Songs that shaped our summer set list

CillaIn the lead up to our summer concert, ‘Key Changes’, alto Cilla drops a few hints about what songs you can expect from our set list on Saturday… 
The Pink Singers official theme for our summer concert on 11th July is something we’re calling ‘Key Changes, Songs that Shaped the World’.  Our themes are a way of trying to organize ourselves and give a vision to what we’re doing and every so often we go for high principles lest we forget that singing in a LGBT choir is, broadly speaking, a political act. It’s not an overtly political act anymore and it seems most of our choir members spend their lives in tolerant urban milieus’ however the Pinkies did start out with a stronger political agenda at  a time when we couldn’t imagine how the human rights argument for same sex marriage would gain such traction (see Pink Singers ‘Singing the Changes’ exhibition info). Overt political protest songs seem to be out of fashion as what we are pleased to call ‘politics’ has become more complex and multilayered.  Our upcoming concert reflects this change.

I was thinking of saying the politics that shape the world and the songs that go along with it are more subtle but I can’t.  Or at least I can’t say its universally subtle.  We’re singing ‘Happy’ from a cartoon that features minions (though nobody is going to dress up as a minion which didn’t occur to me until just now (it very likely a good thing though)).  The ever lovely tenor Simon Harrison is giving a knock out performance that might not be best described by the word ‘subtle’ – but its political in the Aristotelian sense (here’s my nod to Greece) which means we’re broadening out from party politics and issues and looking at songs that, when they came out, were challenging for their time and now, in some quarters, are still challenging. In our current atomised world identifying what is truly anti-establishment isn’t easy, it all depends on context.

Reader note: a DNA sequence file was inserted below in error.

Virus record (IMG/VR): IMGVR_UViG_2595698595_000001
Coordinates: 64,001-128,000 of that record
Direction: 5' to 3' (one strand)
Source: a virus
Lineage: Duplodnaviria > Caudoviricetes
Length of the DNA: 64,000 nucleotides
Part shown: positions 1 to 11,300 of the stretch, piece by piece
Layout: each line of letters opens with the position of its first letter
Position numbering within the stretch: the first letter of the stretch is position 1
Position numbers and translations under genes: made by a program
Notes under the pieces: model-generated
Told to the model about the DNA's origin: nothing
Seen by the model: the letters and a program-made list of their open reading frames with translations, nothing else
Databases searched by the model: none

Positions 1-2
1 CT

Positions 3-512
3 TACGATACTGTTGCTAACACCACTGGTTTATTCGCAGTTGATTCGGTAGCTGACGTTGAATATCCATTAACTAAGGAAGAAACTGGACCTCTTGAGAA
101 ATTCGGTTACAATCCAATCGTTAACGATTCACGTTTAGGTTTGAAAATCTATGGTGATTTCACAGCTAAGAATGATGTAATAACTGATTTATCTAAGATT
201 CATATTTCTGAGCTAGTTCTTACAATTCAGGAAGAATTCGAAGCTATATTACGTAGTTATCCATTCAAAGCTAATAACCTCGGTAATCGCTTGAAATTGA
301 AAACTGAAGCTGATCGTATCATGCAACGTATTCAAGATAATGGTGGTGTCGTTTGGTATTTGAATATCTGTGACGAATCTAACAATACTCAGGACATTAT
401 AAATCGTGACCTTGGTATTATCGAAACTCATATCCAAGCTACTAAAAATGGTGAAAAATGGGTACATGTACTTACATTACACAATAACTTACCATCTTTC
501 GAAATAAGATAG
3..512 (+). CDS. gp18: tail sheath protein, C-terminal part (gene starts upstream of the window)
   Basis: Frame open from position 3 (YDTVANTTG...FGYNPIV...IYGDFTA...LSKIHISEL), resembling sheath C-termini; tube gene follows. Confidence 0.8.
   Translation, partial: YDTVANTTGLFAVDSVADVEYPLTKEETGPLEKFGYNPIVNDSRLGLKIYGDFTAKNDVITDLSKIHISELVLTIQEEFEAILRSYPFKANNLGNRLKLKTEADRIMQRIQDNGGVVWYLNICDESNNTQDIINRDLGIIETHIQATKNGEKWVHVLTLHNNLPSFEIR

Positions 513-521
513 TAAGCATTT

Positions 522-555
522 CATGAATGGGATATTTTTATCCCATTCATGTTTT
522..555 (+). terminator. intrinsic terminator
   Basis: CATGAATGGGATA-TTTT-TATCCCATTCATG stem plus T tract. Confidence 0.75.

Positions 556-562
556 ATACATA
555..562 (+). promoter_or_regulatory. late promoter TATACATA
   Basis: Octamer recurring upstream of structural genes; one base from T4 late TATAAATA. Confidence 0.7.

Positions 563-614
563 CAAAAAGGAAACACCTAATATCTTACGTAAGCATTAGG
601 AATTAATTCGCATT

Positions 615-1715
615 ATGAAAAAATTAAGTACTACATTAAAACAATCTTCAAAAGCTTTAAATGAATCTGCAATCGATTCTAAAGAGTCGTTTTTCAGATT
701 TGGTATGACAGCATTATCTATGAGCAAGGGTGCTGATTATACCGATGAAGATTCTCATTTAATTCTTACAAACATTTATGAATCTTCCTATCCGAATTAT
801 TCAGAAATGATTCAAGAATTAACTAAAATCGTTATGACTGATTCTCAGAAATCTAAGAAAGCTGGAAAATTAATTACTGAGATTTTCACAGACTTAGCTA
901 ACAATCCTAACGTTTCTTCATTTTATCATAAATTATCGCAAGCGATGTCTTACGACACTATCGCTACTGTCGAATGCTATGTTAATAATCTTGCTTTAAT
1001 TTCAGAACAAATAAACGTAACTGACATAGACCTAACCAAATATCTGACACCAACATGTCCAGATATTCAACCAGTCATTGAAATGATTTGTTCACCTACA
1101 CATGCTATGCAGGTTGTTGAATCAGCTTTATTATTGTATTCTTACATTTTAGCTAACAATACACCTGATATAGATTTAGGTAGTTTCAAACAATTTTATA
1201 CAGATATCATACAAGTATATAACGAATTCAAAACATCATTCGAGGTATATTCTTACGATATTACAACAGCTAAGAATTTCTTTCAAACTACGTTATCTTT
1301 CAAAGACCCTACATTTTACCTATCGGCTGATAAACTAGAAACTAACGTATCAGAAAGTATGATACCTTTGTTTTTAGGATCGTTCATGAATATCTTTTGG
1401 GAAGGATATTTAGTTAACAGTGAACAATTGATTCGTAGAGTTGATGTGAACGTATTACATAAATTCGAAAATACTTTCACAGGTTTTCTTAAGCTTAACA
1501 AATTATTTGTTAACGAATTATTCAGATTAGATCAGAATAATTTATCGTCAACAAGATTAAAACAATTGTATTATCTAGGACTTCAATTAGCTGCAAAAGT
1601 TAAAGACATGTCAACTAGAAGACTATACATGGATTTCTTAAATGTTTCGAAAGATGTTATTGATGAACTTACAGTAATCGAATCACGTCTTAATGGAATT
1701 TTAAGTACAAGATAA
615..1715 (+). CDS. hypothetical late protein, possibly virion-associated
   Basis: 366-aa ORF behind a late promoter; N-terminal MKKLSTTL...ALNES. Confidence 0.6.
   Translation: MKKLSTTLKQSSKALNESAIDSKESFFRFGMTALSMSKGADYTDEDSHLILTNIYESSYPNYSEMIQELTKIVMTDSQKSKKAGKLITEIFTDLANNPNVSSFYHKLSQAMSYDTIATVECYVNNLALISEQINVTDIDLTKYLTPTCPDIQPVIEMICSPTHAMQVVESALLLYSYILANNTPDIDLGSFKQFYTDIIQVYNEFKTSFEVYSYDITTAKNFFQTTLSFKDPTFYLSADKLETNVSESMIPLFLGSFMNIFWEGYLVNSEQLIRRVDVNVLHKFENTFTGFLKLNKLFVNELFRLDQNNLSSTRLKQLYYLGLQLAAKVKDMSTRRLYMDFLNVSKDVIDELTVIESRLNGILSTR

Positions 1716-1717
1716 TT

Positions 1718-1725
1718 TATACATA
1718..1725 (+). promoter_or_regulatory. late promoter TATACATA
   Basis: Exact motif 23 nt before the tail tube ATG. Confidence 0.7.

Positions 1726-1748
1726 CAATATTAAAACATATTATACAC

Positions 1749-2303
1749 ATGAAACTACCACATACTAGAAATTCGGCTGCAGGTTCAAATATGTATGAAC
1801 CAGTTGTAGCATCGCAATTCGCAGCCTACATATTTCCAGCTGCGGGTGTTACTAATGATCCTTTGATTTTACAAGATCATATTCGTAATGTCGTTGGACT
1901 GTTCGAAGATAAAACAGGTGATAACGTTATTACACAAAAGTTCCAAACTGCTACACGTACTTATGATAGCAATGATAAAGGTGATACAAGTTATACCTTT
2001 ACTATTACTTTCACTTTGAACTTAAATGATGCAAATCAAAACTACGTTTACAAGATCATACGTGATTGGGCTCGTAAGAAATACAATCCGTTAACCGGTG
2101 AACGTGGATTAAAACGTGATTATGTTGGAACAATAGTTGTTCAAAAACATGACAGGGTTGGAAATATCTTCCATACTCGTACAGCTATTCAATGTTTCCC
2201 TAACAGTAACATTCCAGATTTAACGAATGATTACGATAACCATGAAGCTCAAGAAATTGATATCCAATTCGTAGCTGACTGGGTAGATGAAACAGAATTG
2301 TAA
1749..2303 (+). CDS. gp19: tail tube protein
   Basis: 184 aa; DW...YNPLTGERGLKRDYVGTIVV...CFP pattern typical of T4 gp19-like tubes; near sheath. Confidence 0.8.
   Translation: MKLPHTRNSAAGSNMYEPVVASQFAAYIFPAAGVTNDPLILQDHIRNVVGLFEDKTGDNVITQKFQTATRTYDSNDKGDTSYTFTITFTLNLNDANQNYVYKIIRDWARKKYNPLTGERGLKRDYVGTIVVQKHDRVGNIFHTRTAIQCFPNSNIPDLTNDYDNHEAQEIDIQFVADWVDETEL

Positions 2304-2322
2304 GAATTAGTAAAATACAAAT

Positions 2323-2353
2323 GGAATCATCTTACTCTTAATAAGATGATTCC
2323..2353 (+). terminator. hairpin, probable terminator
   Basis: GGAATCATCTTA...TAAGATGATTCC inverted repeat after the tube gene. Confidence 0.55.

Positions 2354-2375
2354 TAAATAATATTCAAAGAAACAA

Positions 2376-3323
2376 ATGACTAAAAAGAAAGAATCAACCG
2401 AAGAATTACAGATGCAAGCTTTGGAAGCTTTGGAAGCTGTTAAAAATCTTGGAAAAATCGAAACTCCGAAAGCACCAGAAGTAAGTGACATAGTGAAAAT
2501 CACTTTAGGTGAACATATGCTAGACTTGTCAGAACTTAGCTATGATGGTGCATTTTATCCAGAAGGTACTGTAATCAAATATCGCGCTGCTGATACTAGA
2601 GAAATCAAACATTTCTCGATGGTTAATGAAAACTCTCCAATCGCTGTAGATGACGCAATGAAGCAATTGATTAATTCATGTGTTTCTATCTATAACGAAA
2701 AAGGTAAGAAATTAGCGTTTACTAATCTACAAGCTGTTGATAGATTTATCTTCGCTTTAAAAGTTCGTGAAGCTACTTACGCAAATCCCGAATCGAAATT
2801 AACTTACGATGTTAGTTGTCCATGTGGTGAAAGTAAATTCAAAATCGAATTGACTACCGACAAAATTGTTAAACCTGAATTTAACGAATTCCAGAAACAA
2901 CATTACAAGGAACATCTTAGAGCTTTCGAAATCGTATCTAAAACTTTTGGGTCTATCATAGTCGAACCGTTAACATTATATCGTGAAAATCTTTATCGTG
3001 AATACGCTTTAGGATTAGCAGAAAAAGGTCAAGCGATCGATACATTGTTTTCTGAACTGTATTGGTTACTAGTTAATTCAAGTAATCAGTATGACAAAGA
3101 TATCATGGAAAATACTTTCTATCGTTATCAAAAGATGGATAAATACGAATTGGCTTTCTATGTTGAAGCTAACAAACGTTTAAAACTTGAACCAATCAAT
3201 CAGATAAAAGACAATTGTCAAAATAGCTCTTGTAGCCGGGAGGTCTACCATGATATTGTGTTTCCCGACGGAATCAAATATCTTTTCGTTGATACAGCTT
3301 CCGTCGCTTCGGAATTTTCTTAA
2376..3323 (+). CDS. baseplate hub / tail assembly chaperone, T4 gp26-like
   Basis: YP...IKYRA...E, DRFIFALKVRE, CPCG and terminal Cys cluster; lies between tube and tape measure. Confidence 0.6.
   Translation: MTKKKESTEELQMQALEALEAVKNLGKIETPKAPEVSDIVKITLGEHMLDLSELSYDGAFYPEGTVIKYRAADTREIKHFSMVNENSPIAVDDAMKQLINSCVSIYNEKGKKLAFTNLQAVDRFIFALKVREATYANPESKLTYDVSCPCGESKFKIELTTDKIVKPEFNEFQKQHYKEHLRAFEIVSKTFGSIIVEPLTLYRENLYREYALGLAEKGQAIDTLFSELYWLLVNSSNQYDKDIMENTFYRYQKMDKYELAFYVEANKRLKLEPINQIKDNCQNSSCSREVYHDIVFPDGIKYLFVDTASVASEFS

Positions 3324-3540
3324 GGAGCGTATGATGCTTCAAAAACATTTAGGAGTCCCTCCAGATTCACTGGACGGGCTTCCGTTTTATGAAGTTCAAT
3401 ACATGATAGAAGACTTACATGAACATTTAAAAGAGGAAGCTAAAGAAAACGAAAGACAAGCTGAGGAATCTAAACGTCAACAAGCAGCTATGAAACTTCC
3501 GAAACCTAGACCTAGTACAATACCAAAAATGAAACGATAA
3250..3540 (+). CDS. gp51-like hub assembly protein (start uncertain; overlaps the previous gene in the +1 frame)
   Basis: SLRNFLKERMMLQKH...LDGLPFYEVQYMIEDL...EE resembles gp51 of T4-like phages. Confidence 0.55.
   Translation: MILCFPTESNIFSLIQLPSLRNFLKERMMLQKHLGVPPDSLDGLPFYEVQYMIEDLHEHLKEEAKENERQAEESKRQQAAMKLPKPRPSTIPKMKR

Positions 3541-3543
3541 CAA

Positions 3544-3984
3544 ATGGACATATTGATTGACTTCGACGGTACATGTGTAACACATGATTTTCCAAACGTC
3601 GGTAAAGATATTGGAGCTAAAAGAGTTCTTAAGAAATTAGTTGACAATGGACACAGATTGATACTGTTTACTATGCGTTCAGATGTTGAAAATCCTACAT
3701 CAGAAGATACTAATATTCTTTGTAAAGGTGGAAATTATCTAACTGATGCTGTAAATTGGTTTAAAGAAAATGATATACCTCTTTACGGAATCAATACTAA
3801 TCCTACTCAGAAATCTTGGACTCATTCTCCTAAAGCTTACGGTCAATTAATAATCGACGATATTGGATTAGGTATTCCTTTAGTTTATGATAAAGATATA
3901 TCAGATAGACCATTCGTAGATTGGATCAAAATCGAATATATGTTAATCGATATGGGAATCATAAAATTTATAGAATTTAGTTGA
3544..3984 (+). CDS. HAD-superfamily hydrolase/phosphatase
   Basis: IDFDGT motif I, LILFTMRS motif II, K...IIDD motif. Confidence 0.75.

NirvanaWe’ve come up with a good mix though:  we have songs that question assumptions about gender identity, racial barriers and feminism.  There’s a good mix of straight forward protest songs, we have Billy Bragg and the Suffragettes  which I’ve now realized sounds like the name of a new band.  A good name too, if I do say so myself.  And we’re singing a wonderful arrangement by Pinkie bass Chris Chambers of Nirvana’s ‘Smells like Teen Spirit’.  As a native of the states, I tend to respond to people who criticize American culture as being overly optimistic and cheerful to have a listen to Nirvana’s wildly popular and influential song.  It goes a next step beyond complaining about the government.  It’s saying we’re so powerless and isolated there is no point in even trying to change the world to make it better.  It’s the best angry existential protest song ever. I think we’re either in support of, or maybe we’re totally against someone named Bolero or maybe we’re against doing a Bolero I’m not clear but we feel passionate whatever the cause is.  As Pinkies we’re not all gloom and doom and we balance this with a bit of fun so, ‘clap along if you feel like happiness is the truth’.
 
We’re relying on arrangements from choir members which is wonderful because we seem to keep growing new members (plus our lovely conductor) who arrange for us.  And we have a wide variety of soloists stepping up to take a turn in the spot light.  Who knows what shape the world is getting to be, I think it started out wonky and its probably getting wonkier (I don’t care I like this new word and I’m using it) but one’s thing’s for sure, we’re evolving in to a pretty diverse bunch of creative people.

2 thoughts on “Songs that shaped our summer set list”

  1. Do you produce albums/CDs of your performances/set lists?
    If you did (and if it were listed on iTunes, etc) – I for one would purchase them!

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